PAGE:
Brent Council dubbed ‘control freaks’ over plans to ban public debates in town hall meetings
- Credit: Archant
Brent Council have been accused of becoming ‘control freaks’ after they revealed plans to ban public debates on key issues during town hall meetings.
The chance for residents to openly discuss issues affecting the borough will be axed if council chiefs approve controversial plans at a meeting this evening.
Under the new proposals, three residents will be able to speak for a maximum of five minutes during a dedicated time slot in each council meeting.
In a further twist, the seven opposition councillors in Brent will be forced to provide a written notice of questions seven days in advance - whilst supplementary questions would be banned.
Michael Calderbank, co-editor of a political magazine and member of Brent Fightback, said: “This smacks of control freakery.
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“Now that opposition parties are so weakly represented on Brent Council it is all the more important that the decisions of the ruling Labour group are properly accountable, transparent and open to scrutiny.
“Though these plans will finally allow deputations of the public a hearing at full council meetings, this will still be purely at the discretion of an unelected council officer.”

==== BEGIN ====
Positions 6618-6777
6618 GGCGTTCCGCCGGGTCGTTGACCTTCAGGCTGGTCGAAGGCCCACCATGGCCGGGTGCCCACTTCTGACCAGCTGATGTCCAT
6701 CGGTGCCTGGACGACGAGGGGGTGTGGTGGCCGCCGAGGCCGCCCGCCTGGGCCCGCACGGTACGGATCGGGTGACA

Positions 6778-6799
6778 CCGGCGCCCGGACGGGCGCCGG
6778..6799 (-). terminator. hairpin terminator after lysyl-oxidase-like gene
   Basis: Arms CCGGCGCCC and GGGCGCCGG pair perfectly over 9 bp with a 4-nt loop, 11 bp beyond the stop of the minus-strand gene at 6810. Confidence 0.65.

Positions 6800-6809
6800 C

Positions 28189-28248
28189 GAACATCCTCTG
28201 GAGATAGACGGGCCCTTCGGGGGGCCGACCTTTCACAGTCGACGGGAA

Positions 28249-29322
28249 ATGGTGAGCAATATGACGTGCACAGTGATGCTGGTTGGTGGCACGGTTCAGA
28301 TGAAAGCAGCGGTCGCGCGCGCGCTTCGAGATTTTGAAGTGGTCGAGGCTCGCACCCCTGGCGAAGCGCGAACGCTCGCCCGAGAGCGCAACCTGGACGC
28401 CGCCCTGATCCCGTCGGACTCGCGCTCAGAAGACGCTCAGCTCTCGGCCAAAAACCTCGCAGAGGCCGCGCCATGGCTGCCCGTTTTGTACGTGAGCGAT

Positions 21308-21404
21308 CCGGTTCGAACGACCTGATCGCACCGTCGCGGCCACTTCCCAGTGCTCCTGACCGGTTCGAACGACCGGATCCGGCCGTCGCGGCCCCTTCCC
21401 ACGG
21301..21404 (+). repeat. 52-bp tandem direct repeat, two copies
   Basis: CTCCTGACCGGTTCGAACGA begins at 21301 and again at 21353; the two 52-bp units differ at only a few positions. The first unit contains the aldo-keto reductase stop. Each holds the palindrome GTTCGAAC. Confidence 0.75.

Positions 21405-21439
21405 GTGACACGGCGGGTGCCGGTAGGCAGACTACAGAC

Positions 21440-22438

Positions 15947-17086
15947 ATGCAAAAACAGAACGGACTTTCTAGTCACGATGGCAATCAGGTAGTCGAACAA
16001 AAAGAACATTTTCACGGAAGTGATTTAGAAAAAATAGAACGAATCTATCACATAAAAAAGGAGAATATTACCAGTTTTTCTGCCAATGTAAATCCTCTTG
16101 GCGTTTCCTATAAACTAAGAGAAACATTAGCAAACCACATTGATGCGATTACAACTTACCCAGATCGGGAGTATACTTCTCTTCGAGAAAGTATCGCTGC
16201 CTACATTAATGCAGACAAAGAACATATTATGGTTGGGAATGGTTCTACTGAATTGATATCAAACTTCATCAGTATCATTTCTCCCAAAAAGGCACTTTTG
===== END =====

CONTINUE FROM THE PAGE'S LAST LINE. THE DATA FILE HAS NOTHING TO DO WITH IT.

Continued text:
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Commenting on plans for opposition councillors to submit questions in advance, he added: “It will give officers plenty of time to write bland, pre-prepared responses for politicians to parrot back.”
Labour won the local elections with a landslide victory that saw their seats surge from 40 to 56.
The Tories remained the same with six seats while the Lib Dems were almost wiped out after losing 14 of their 15 seats.
Cllr Muhammed Butt, leader of the council, said the new plans were being proposed to promote accountability and transparency and deputations were more effective in tackle key issues facing the borough.
He added: “If you actually take a look on what have been discussed in these debates in the past, you’d see that topics such the Olympics and mentions of prominent speakers has been a key part.
“With our recent landslide victory, it is more important than ever to allow people to have their say and to ensure that we continue to deliver good services.”
He continued: “We are not trying to say people are not allowed to ask question, instead, this reform is designed to provide honest and detailed answers to important questions.”
Other notable proposals include amendments to allow the leader of the council to have a right for reply in first reading debates, review of the number of allowed, and a move to finish council meeting proceedings by 10pm.